Quantum Information Science and Artificial Intelligence research got a boost with $1 billion in funding designated over five years by federal agencies and the White House to create 12 research institutes around the country.
The announcement, made Wednesday by Ivanka Trump, advisor to President Trump and U.S. CTO Michael Kratsios, creates five QIS institutes designed to accelerate American innovation into the emerging science.
The National Science Foundation will lead AI research at seven universities,
while the Department of Energy will award $625 million (subject to congressional appropriations) to Argonne, Brookhaven, Fermi, Oak Ridge and Lawrence Berkeley National Labs for QIS research. Private sector and academic institutions will contribute $340 million.
QIS work will focus on quantum networking, sensing, computing and materials manufacturing.
Argonne, with headquarters near Chicago, will lead a collaboration called Q-NEXT with 100 researchers from three DOE labs, 10 universities and 10 quantum tech companies. Nearby universities include University of Chicago, University of Illinois at Urbana-Champaign, Northwestern University and University of Wisconsin-Madison.
Q-NEXT will create two national foundries to make quantum materials and devices and work on networks and sensing with quantum test beds.
Potential benefits of the research include better ways to synthesize new drugs and creation of unhackable communications networks, according to a Q-NEXT blog.
The 10 companies affiliated with Q-NEXT include Intel, Microsoft, IBM and Boeing. In a blog, Intel said it already working on a broad range of quantum research into hardware and software, with a focus on moving quantum into the real world.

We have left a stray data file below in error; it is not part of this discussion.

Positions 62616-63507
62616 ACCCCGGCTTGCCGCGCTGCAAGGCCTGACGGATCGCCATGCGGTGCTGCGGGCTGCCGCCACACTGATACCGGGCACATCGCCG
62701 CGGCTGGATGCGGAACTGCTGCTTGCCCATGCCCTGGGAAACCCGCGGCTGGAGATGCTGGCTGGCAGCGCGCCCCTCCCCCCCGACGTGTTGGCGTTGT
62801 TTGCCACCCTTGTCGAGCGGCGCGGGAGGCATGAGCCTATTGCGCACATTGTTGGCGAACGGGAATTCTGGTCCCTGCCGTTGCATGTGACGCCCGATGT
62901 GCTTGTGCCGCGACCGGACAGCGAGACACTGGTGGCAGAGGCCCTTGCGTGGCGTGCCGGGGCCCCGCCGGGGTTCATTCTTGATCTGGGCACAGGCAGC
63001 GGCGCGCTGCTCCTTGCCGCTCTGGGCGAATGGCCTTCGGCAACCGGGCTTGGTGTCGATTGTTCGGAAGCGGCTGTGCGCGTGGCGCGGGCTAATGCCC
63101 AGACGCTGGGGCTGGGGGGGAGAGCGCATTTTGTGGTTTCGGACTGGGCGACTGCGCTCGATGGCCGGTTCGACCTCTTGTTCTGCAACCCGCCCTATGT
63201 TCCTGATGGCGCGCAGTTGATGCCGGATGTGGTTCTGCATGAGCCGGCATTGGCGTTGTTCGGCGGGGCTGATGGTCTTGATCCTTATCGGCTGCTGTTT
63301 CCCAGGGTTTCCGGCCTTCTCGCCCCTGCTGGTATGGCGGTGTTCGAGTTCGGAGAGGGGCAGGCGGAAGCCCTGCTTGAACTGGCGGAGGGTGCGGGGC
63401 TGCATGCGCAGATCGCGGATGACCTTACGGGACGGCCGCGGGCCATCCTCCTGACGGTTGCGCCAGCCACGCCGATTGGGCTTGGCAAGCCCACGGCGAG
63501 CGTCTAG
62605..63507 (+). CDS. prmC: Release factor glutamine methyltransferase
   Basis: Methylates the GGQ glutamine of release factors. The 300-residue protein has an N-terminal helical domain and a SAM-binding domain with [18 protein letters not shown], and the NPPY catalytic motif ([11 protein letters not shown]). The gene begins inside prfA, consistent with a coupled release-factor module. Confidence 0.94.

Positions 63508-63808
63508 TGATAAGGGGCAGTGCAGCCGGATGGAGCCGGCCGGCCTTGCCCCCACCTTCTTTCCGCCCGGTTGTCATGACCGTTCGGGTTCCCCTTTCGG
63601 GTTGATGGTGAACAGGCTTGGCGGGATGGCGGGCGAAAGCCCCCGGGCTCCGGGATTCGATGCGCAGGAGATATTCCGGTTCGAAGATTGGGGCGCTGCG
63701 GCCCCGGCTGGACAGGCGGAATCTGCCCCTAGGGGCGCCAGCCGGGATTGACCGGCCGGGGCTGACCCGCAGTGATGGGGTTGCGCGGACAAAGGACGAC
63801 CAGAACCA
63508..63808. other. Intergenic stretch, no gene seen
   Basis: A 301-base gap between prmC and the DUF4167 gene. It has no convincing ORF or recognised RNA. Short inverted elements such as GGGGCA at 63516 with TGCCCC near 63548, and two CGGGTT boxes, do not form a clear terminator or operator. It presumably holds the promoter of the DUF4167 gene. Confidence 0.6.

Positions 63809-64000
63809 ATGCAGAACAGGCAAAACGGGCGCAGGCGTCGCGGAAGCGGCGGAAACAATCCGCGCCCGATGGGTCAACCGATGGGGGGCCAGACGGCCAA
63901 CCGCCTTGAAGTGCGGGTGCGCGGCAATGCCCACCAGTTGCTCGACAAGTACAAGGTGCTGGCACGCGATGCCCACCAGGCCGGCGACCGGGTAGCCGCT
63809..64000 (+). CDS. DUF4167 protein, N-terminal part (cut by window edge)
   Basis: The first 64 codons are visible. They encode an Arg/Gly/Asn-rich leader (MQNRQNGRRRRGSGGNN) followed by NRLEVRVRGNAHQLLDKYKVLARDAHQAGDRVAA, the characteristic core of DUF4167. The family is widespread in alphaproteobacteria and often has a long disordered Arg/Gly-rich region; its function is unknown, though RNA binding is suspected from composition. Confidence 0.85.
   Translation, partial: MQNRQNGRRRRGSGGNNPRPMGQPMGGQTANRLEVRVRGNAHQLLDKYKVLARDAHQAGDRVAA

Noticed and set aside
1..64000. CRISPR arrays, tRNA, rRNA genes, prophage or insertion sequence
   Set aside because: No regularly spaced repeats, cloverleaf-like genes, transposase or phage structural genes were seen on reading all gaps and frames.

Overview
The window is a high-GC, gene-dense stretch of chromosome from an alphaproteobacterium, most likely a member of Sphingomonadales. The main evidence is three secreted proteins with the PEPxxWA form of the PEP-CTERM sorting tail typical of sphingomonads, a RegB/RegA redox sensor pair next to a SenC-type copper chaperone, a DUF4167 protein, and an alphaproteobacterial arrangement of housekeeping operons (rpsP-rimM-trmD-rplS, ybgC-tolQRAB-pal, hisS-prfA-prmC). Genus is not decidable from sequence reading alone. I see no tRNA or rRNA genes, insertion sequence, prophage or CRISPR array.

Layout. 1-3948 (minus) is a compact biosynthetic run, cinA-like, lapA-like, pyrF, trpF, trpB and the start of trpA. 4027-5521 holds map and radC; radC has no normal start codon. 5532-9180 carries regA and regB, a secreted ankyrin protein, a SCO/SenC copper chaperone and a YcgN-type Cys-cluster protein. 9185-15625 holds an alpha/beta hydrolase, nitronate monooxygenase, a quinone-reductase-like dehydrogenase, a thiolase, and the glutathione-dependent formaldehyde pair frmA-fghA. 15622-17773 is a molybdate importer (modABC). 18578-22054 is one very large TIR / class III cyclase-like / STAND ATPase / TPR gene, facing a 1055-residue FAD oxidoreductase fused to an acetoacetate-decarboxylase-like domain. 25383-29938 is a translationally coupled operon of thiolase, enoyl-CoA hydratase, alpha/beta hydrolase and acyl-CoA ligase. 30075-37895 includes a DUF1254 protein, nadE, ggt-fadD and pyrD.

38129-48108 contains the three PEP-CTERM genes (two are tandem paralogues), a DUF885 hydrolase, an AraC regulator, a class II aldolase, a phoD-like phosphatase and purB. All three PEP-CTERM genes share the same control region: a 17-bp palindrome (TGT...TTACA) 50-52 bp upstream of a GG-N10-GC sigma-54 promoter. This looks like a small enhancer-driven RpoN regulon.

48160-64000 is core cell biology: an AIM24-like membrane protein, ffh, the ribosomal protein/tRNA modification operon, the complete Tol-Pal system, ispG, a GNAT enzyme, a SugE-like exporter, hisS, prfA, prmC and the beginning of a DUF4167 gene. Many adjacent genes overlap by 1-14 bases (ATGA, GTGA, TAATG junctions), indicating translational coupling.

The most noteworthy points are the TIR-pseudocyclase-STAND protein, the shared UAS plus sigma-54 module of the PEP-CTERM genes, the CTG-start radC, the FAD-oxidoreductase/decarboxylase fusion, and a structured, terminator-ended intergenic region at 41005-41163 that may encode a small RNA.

Fierce Electronics asked Jim Clarke, Intel’s director of Quantum hardware, what the hardest part of quantum tech development is going to be. He is part of the National Quantum Initiative Advisory Committee. Here’s his response via email:
"There are three key areas where we need to advance quantum hardware research. One is being able to develop a large enough number of coherent, resilient qubits that will be required to solve some practical, real-world problems. This will involve scaling up to thousands (and in many cases, millions of qubits).
"Secondly, we need to overcome the complexities of today’s wiring (both in and out of the quantum system as well as on-chip) of quantum systems. Today, a quantum computing chip has more wires coming off the chip than there are qubits so we have work to do to make interconnects more elegant.
"And, finally, we need to significantly improve our ability to rapidly test qubits to speed up our time-to-information (similar to the rapid testing we’re able to do today with our transistors). Intel’s quantum hardware research straddles all these areas.
" We’re actively pursuing the development of silicon spin qubits which closely resemble electron transistors and show some benefits in scaling to large quantum systems using existing manufacturing technologies. With our cryogenic chip Horse Ridge, we’re also radically simplifying the control electronics required to operate a quantum system. And, recently, we’ve installed the first cryogenic wafer prober designed to rapidly test qubits needed for quantum computing."